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Lopinavir/ritonavir en nuevas estrategias de tratamiento antirretroviral de inicio. / [Lopinavir/ritonavir in new initial antiretroviral treatment strategies].

Enferm Infecc Microbiol Clin; 32 Suppl 3: 7-11, 2014 Nov.
Artigo em Espanhol | MEDLINE | ID: mdl-25542869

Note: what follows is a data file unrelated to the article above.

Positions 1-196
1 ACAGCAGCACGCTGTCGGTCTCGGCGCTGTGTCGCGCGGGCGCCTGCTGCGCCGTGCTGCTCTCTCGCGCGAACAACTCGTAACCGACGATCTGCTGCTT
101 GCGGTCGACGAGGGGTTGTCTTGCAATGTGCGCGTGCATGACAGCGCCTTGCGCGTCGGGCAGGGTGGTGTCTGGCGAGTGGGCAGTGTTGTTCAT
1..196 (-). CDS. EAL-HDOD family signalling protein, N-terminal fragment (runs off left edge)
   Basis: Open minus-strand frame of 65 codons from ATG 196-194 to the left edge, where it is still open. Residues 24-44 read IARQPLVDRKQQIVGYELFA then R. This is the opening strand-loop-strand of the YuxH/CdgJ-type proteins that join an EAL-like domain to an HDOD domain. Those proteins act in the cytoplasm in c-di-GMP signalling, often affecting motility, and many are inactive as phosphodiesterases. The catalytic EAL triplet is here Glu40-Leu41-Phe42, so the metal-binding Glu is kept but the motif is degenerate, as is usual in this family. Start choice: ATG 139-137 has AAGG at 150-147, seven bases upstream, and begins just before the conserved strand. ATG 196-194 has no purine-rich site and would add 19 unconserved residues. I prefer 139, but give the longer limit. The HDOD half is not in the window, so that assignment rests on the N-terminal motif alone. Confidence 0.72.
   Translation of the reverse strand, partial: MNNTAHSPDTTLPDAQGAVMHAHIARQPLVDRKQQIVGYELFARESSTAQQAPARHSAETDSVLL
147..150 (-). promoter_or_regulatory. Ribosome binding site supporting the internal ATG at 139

According to evidence from randomized controlled trials and epidemiological data, the antiretroviral treatment (ART) of choice has consisted of the combination of 2 nucleoside analog reverse-transcriptase inhibitors (NRTI) plus 1 non-nucleoside analog reverse-transcriptase inhibitor (NNRTI) or a protease inhibitor (PI) for more than 17 years. There are several unresolved issues, notably the toxocity associated with NRTI, especially thymidine analogs, and the possibility of cross resistance, which may affect subsequent treatment. The development of new antiretroviral drugs with simpler dosing regimens and lower toxicity has led to evaluation of innovative strategies such as dual therapy for initial ART in treatment-naive, with the aim of preventing long-term toxicity and increasing treatment adherence. Despite encouraging results, some combinations have proven unsatisfactory. The strategies with favorable results to date consist of twice-daily lopinavir/ritonavir (LPV/r)-based regimens, those in the PROGRESS (LPV/r + raltegravir) and GARDEL (LPV/r + lamivudine) trials, and the combination of darunavir and raltegravir (NEAT 001 trial), although the latter observed a higher tendency (statistically nonsignificant) to virological failure in the dual combination arm. These trials were based on the use of NRTI-sparing regimens consisting of 2-3 fully- active agents for highly-active ART in treatment-naïve HIV-positive patients. Recent studies provide evidence supporting the use of NRTI-sparing regimens in HIV-infected patients with failure to an initial NNRTI-based ART regimen. The present review will discuss only LPV/r-based innovative strategies in initial ART regimens.